Martin Buber 228 was one of ten screenprints created in the series Ten Portraits of Jews of the Twentieth Century. In 1980, a publisher in Tel Aviv asked Andy Warhol to create a portfolio on Jewish figures of the twentieth century. Warhol was captivated by luminaries of the Jewish culture, and he referred to them as his “Jewish Geniuses.” Warhol selected Martin Buber (1878 – 1965), the renowned Hasidic scholar and philosopher. Buber’s metaphysical writings, as well as his retelling of Hasidic tales, have made him one of the most popular Jewish scholars of all time. His involvement in the founding of the State of Israel, also makes him, for many, one of the fathers of the modern Israeli state.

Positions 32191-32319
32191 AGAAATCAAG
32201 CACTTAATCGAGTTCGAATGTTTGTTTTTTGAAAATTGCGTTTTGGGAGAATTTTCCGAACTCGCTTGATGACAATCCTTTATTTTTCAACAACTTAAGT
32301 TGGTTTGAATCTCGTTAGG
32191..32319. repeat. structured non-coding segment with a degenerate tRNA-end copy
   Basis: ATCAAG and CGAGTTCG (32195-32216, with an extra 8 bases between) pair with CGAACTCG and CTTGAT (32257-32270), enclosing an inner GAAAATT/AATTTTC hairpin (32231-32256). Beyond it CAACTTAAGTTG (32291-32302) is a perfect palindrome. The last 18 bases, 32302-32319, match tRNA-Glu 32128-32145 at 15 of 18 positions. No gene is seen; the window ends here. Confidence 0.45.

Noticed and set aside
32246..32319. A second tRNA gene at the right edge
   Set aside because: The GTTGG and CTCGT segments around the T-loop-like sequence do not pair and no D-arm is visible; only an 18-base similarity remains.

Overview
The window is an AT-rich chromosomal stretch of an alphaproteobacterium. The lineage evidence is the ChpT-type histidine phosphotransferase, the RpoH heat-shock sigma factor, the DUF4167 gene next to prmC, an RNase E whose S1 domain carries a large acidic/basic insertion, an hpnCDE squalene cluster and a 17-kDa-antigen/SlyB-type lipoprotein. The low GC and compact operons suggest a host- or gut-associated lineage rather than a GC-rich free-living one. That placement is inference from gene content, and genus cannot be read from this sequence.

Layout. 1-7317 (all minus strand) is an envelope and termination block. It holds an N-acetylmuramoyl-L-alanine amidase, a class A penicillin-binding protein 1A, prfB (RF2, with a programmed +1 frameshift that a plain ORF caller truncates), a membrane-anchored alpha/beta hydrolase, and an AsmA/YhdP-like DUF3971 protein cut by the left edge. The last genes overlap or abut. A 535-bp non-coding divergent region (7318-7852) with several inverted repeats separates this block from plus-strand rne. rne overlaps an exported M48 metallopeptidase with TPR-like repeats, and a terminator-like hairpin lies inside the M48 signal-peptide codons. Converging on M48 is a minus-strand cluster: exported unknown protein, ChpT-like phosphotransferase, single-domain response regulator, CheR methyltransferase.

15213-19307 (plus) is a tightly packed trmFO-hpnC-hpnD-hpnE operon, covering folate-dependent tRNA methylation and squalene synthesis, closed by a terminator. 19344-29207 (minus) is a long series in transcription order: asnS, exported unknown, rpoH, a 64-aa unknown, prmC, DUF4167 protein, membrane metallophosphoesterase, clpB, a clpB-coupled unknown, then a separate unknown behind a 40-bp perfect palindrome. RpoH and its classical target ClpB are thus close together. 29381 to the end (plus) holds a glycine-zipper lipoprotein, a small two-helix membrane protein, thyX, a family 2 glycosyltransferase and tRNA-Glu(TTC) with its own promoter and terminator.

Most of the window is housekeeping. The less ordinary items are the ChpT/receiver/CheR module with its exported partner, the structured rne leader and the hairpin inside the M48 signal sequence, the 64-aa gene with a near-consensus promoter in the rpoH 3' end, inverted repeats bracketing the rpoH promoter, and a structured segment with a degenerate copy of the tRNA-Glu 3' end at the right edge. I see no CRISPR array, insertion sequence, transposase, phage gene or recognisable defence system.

Martin Buber 228 by Andy Warhol as Part of His Larger Body of Work
Warhol became fascinated with a group of influential Jewish figures – a pantheon of great thinkers, politicians, performers, musicians and writers, including renowned philosopher and educator Martin Buber (1878-1965). Martin Buber’s famous portrait is featured alongside others such as Sarah Bernhardt, Louis Brandeis, Einstein, Sigmund Freud, George Gershwin, Franz Kafka, the Marx Brothers, Golda Meir, and Gertrude Stein. The collective achievements of these famous Jews changed the course of the twentieth century and may be said to have influenced every aspect of human experience.